It is said there is no greater love than a mother's for her child. This is sadly not always the case, but fortunately in this wild and dangerous world most mothers will fight for their child. Sometimes even after death so I am told.
It seems that many centuries ago, there was a man who married a very beautiful and gentle woman. He was often called a 'handsome devil' but the poor woman did not fully understand what that meant until she was already married. He took her away to his house on the moors with fine words and such very genteel manners. The woman did not greatly like the house on the moors. It was isolated and the moors seemed endless and bleak. If life is hard, the moors seemed to want to make that especially clear. The man kept her well enough to begin with. He bought her beautiful clothes and left her alone until he wanted her. Very quickly she began to realise that he wanted her merely to obey him rather than to love him. When she disobeyed him in the very slightest way, he beat her terribly.
Her will was soon silent in her, all her vivacity laid to rest until she became a kind of tensed automaton. She lived in constant terror that she might make a mistake and that he would beat her to death. She saw too that she could not escape him. The moors were too empty and too dangerous to leave the house and walk away, which she would have to do. She was cut off from the rest of the world. But, being a woman she was not without a deep core of strength and a will to survive. If the will to enjoy life had apparently been crushed, her survival instincts flared up in her with the intensity of a star.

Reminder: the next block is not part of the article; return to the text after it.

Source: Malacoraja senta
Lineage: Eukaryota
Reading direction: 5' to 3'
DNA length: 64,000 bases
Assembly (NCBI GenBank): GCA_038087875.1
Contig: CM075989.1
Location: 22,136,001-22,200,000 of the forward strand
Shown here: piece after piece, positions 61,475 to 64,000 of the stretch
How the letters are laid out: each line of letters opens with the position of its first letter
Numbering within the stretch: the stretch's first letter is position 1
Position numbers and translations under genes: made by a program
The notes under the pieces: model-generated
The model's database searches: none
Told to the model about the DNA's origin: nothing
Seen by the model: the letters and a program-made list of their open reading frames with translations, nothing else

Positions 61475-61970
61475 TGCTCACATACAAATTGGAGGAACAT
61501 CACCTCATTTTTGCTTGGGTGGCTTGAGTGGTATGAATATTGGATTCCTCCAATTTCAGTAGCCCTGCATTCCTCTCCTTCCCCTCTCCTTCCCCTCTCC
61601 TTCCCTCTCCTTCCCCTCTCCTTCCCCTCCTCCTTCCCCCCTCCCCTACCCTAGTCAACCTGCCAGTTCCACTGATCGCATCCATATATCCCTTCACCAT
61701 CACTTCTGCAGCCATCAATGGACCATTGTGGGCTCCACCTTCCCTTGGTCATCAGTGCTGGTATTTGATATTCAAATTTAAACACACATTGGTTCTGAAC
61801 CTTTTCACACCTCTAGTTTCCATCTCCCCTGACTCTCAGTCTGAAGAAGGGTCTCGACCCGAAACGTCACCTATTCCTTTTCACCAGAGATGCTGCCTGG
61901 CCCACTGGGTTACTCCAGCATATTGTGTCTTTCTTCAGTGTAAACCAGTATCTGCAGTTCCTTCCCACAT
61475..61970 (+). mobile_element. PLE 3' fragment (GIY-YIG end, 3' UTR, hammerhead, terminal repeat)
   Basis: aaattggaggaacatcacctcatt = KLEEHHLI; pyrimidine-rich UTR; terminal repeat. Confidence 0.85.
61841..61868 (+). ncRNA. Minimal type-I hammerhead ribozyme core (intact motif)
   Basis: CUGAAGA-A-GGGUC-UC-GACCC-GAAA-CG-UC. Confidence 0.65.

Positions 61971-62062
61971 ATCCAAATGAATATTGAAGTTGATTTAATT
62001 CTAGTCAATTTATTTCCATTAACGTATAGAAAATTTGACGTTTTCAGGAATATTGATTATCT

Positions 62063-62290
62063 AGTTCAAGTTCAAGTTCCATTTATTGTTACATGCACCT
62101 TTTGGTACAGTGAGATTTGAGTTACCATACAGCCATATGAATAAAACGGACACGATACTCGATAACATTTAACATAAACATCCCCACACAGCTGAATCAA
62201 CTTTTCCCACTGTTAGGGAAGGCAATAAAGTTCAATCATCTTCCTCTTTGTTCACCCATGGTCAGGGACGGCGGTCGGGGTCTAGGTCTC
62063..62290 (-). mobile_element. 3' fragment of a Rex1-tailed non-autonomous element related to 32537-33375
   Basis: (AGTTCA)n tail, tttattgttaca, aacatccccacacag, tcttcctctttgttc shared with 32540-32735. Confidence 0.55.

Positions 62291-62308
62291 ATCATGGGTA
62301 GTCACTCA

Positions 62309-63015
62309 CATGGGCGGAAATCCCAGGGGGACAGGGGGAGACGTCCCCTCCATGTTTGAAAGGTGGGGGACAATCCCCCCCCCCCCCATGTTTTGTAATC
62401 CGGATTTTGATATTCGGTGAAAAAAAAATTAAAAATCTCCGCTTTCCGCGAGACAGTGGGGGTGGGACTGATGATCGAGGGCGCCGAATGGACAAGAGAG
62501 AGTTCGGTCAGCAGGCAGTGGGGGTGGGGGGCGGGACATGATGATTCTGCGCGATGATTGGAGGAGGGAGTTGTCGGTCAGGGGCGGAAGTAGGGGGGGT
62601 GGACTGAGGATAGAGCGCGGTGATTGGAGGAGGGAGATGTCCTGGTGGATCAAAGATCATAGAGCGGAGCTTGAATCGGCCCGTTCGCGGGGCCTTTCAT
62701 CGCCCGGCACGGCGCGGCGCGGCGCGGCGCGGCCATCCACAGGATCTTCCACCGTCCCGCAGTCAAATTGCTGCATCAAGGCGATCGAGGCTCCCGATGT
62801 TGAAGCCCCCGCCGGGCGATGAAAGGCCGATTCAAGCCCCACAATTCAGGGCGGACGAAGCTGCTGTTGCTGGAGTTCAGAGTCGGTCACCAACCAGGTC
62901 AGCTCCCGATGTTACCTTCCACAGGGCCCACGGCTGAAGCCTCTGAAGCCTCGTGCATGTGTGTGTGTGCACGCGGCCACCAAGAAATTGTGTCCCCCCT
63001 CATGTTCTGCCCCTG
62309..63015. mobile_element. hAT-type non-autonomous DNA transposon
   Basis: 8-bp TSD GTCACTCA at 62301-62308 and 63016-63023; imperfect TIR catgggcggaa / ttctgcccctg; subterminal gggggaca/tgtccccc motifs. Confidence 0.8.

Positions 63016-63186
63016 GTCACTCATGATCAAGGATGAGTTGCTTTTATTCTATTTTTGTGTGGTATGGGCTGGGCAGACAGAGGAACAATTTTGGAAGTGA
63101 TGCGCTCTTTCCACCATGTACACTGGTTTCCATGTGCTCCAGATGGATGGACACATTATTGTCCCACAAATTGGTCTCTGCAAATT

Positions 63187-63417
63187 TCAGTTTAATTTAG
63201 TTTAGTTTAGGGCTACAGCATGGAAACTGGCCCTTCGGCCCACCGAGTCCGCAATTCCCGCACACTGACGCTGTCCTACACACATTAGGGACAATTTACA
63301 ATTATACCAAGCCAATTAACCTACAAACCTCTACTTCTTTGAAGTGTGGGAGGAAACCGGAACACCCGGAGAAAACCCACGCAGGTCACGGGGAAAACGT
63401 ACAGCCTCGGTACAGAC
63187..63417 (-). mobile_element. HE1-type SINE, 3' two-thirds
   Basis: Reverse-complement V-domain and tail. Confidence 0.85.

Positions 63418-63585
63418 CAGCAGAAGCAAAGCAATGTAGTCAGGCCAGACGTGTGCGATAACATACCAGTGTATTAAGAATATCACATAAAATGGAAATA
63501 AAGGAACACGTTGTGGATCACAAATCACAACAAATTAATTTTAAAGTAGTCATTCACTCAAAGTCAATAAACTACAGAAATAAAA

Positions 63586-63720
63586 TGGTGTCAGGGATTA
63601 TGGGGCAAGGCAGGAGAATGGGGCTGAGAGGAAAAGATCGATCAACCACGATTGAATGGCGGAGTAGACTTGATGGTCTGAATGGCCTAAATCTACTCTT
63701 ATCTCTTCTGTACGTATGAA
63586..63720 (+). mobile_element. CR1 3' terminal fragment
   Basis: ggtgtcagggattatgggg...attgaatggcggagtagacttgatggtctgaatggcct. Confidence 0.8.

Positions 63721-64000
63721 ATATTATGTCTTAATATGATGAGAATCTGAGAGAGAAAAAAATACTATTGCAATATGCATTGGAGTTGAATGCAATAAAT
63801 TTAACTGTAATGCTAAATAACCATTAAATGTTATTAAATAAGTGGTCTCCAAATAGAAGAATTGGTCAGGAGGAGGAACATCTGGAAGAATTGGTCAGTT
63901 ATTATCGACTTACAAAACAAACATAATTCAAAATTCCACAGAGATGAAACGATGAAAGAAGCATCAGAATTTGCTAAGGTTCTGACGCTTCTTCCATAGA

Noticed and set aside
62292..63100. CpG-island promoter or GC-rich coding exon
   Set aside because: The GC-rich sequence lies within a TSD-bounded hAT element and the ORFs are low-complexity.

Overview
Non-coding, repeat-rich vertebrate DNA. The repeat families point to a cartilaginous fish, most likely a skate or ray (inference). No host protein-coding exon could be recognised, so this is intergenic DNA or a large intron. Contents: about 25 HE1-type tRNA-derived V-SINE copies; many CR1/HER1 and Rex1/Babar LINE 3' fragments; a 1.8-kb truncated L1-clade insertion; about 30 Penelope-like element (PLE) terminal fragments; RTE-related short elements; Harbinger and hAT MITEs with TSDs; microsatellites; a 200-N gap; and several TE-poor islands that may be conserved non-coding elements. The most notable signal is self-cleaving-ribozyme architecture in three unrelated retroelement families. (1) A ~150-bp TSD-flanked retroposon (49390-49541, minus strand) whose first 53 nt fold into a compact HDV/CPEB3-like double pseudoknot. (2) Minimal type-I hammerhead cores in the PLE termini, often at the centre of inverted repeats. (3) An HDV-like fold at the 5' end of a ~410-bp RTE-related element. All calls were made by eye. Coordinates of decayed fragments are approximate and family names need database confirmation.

Before long, she found herself pregnant and her husband insisted the baby should be a boy to inherit his wealth. The poor wife dared not say anything, for she wanted her child only to be healthy and happy - boy or girl. Nor did she see anything wrong with the baby being a girl, though she knew her husband was like to beat her if it was.
Now one day in the winter, her husband must leave her to conduct business in the town some ten miles distant. He left her alone in the house, sure that she would not wander off unless she wished to die. She had wished it in those moments when she despaired of her life, but somehow she would not let herself die. She lived in spite of her cruel husband and being pregnant, she lived for the welfare of her child.
The winds howled about the house and silently the snow fell blanketing the moors, the garden and the big house. The woman put logs on the fire and threw some of her husband's brandy on them to start a fire in the grate. For a while she sat staring into the flames as if hypnotised. After a while, in her reverie she began to sing a song her mother had taught her when she was a child.
The snow shall fall, but do not sleep
So silent and so still.
The Winter King shall take you up
And with his kindness kill.
His touch is cold, his icy kiss
He means to love, your face caress;
But we are mere flesh and he is cold
As night sky and deep sea.
Like these he is eternal old
His love too cold for me.
Then let the snow fall, but stay by the fire
Flame-flickering and so warm.
Respect the mighty Winter King
Though his love is not for we.